I count myself a Traveller rather than a tourist though, so I have always generally fought shy of coach journeys.  I have no wish to be herded from one venue to the next, so appreciate as much time to explore by myself as possible. This day trip with Shearings is a good compromise.  We get to see something of the region, are shown some of the magic attractions in Freiburg, and then have plenty of time on hand to wander around at our own pace.

Nonetheless, I find myself scanning the empty parked coaches and doing a rough calculation to see just how many other passengers have been let loose on this beautiful cathedral city.  Tourists sometimes managed to get themselves a bad name, but a tourist of a certain age as well?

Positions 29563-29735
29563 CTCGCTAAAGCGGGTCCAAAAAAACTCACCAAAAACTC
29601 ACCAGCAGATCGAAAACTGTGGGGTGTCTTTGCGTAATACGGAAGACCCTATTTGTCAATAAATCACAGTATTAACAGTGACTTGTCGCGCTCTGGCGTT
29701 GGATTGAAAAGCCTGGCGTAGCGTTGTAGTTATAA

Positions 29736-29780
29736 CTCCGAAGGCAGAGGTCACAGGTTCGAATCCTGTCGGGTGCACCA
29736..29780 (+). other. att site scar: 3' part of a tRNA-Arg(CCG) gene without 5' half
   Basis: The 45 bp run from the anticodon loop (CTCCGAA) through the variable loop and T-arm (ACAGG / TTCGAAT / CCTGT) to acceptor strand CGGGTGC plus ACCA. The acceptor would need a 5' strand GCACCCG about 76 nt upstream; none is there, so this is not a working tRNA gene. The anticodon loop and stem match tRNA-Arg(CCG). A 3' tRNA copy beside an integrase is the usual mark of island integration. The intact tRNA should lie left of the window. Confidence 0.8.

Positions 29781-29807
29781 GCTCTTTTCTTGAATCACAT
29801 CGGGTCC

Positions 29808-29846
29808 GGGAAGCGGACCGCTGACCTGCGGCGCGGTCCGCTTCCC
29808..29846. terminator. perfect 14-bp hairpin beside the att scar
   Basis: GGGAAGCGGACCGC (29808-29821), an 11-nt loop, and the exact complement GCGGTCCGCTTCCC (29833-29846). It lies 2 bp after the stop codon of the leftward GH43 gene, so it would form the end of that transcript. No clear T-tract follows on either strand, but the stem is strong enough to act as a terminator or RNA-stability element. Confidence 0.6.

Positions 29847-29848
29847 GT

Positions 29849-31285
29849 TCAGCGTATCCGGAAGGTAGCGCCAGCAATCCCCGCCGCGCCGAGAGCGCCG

Freiburg Munster medieval cathedralHowever, any concerns I have about trying to keep up with some brightly coloured brolly bobbing above a crowded pavement of pedestrians are quickly dispelled by Iris.  She knows her audience well, speaking excellent English and has an absolutely passion for her work.  She is very sensitive to the needs of everyone in the party especially those who are less nimble than the rest, so we amble at a very gentle pace in the brilliant summer sun-shine.  First stop is of course the loos.  We were met by one exasperated attendant, trying to collect a small fee.  This is a charge rather than a tip and so you are expected to pay for the service. but it is worth it.  I, for one, have never encountered a dirty loo in all the time there.